Case Study Explores Hypnosis as Potential Treatment For Multiple Sclerosis Symptoms
Two Dragons Hypnotherapy recently announced the results of a one-year case study that assessed the effects of hypnotherapy on a patient with multiple sclerosis (MS) named Kristen. Case studies such as these, while not enough to establish new scientific conclusions on how to effectively treat a disease such as MS, add to a growing number of novel therapeutic approaches that are gaining more and more attention among patients.
At age 24, Kristen noticed that her vision started to become blurry, leading her to do a check-up at the optometrist. The doctor thought at first she had optic neuritis, a nerve disorder widely known as the first sign of MS. “I said, ‘Oh my God,’” Kristen explained in a recent news release about the case study. “That’s when I started to freak out.”
MS affects about 350,000 people in the United States and can cause loss of hearing, blindness, and paralysis. Unfortunately, the only available medications currently for MS only treat symptoms and not the underlying cause.
In her efforts to learn more about treatment options, Kristen began researching Mind Body Medicine (MBM). MBM therapies like hypnosis, yoga, and acupuncture have been acknowledged as potential treatment resources, with NIH-funded studies showing that MBM therapies are successful in improving patients’ pain intensity, quality of life and anxiety for many diseases.
Kristen eventually met Cynthia Chauvin, a hypnotherapist in Northern Virginia who has been using hypnosis as a therapy for over ten years, and who wanted to assess the efficacy of the technique. “I’ve been interested in seeing if hypnosis could be used to help someone literally heal themselves,” explained Chauvin in the news release. “But it needed to be the right person.”
Chauvin felt that for her to explore hypnosis to treat medical conditions, she had to find a patient who would truly believe in the potential of the technique, and Kristen was the ideal candidate.
Kristen suffers from relapsing remitting MS, however, doctors told her that she will likely reach progressive MS. To delay her symptoms’ progression, she wanted to try hypnosis.
In hypnotherapy, the therapist uses the power of hypnosis to “suggest” behaviors in patients for comedic effect. “Sing in Martian, believe that a belt is a snake or fall in love with a complete stranger,” said Chauvin. “It’s all in good fun. But it’s also a clue as to what’s possible.”
The therapist also helps the patient to un-learn negative behaviors, such as a smoking habit. Chauvin calls her technique “trance-based learning.”
In the first session, Kristen’s MS symptoms included a sandpapery feel in her hands and numbness. Over six sessions, Chauvin put Kristen in a trance, and then “suggested” that her body repair the connections that MS has destroyed.
“We’re visualizing building bridges and getting the body and nerves talking again, something that multiple sclerosis literally interferes with,” explained Chauvin. “I don’t think this is just about changing her body to a relaxed state; I suspect we’re actually re-wiring her system on some level.”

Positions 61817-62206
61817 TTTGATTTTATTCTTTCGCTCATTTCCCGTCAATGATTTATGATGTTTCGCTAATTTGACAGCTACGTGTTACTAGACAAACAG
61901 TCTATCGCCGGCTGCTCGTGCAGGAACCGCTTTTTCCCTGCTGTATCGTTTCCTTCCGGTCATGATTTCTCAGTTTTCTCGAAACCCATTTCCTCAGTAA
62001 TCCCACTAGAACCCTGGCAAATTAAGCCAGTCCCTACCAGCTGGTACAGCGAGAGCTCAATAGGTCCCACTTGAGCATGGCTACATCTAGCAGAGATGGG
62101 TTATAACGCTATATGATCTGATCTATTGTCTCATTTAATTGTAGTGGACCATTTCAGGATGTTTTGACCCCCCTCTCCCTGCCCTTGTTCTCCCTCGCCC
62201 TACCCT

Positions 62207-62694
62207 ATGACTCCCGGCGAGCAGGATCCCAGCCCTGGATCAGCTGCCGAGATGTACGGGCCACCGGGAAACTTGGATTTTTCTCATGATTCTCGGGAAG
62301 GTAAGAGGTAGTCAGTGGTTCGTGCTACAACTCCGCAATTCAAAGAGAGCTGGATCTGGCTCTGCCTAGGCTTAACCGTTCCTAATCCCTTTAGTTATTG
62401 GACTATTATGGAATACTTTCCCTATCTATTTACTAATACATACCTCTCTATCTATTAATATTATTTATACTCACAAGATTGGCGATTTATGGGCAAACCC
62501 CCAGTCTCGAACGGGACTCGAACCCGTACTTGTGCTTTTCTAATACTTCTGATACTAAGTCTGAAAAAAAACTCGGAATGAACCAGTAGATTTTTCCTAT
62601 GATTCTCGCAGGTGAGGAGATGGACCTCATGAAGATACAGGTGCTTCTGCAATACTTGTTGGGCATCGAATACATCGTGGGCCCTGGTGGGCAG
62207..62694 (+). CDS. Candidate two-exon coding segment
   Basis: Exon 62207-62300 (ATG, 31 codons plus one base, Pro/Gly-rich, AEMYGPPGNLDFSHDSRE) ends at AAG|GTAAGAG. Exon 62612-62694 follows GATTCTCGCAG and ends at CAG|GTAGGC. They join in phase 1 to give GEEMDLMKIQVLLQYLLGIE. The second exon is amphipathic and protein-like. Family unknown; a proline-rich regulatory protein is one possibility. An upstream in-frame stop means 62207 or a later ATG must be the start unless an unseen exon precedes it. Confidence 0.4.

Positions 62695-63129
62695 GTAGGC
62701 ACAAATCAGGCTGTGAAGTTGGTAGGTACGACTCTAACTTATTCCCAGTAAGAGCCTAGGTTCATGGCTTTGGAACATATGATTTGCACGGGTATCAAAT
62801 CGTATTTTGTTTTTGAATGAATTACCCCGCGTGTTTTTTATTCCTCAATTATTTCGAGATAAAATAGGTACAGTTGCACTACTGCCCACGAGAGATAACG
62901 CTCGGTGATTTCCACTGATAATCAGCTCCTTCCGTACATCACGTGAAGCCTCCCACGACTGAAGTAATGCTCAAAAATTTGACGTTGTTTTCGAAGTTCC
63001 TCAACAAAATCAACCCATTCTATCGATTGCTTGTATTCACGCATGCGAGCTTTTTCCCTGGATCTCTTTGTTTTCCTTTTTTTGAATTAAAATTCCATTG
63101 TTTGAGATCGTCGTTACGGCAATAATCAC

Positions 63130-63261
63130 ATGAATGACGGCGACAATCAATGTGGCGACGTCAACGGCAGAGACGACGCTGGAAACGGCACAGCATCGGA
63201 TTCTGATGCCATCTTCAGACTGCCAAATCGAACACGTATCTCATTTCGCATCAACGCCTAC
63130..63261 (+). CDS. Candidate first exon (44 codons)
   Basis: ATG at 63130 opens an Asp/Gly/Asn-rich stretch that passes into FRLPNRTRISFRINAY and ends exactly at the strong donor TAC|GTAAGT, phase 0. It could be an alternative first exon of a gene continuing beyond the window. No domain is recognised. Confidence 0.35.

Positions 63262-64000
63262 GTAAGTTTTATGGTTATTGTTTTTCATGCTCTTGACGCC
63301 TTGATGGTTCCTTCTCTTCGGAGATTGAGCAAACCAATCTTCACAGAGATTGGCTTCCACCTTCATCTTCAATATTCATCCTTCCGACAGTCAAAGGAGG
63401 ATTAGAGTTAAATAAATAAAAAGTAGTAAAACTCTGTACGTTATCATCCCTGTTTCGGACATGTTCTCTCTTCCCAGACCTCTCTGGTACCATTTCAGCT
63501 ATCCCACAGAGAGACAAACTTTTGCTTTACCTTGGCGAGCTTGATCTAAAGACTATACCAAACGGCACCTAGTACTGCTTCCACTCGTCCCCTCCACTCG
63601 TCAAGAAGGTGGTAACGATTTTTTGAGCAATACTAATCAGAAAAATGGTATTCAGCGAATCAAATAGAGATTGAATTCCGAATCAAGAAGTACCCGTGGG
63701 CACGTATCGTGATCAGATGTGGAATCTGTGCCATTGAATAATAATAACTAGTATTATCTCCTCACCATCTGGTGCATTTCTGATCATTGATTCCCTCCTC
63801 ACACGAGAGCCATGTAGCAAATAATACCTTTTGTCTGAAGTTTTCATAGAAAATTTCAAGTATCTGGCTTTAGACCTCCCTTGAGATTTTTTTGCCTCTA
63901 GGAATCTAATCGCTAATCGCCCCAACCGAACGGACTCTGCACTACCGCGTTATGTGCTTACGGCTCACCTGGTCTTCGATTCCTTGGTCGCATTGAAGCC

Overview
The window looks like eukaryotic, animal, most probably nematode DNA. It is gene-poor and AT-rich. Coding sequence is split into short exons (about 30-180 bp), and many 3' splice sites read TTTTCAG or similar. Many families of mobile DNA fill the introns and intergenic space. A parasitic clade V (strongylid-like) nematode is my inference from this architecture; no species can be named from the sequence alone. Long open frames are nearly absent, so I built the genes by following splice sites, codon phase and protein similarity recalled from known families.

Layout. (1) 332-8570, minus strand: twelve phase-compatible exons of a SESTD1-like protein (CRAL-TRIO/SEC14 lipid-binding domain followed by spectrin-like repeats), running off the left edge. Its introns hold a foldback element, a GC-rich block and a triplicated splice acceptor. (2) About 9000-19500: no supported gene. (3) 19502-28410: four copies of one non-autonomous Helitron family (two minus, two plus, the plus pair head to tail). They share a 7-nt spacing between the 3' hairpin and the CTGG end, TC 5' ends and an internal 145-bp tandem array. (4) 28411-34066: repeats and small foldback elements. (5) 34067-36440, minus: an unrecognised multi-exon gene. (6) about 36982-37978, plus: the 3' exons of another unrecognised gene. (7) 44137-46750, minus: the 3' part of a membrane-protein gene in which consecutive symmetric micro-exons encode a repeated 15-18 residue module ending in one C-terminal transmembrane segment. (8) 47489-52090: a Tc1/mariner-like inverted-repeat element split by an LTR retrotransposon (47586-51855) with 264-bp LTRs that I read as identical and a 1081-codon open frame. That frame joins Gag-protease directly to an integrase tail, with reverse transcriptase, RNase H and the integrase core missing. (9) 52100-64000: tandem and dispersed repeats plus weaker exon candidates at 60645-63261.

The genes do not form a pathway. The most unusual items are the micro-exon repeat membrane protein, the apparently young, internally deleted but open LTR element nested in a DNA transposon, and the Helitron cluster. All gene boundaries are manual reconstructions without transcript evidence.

“I don’t talk about the malady at all,” said Chauvin. “The entire session is about connectivity, working with Kristen’s deepest innate abilities and letting her body do the rest. I never use the words healing, it infers disease. I only refer to the body establishing a healthy balance on a cellular level.”
Chauvin clarified in the news release that the sessions are quite simple: “I put her into a deep relaxed state and using a basic structure I have developed, I improvise the session from that point.”
Mind-body medicine techniques are now recognized to have a positive effect on some diseases, with prestigious research centers such as Georgetown University and Harvard University launching programs on the mind-body connection. The National Institutes for Health is also actively supporting complementary medicine investigations.
“Since its establishment 16 years ago, the center has funded thousands of important research projects. Without this work, the American public would lack vital information on the safety and effectiveness of many practices and products that are widely used and readily available,” said NIH Director Francis S. Collins, M.D., Ph.D. in the news release.
After two sessions of hypnotherapy, Kristen noted that the sandpapery feel in her hands had vanished, with an MRI performed after 12 weeks showing the lesions in her brain had gone from severe to a stable state.
Kristen attributes the positive symptoms’ delay to Chauvin’s work. “I’m a lot more grounded, not as much mind chatter,” she said. “Things don’t bother me as much as they used to. I’ve reduced my stress level, and I don’t react the same way to things, my body doesn’t react the same way.”
Chauvin is now using hypnosis on other patients with chronic conditions, and according to her, the results so far have been impressive. Although there is no scientific evidence, which would require large randomized trials, the fact that Kristen’s symptoms went from a daily frequency to absent is evidence of the potential of the therapy’s effectiveness. “I would recommend Cynthia for any physical ailment you’re trying to move past,” said Kristen in the news release. “Especially if you’ve been told you have something chronic and incurable. Before you get stuck in that mindset, I would definitely recommend Cynthia’s work with hypnotherapy because I think it will make a big difference.”
“Those that believe they can be healed, can be healed,” said Chauvin. Kristen continues to be treated at Two Dragons Hypnotherapy and she is also under care of a neurologist.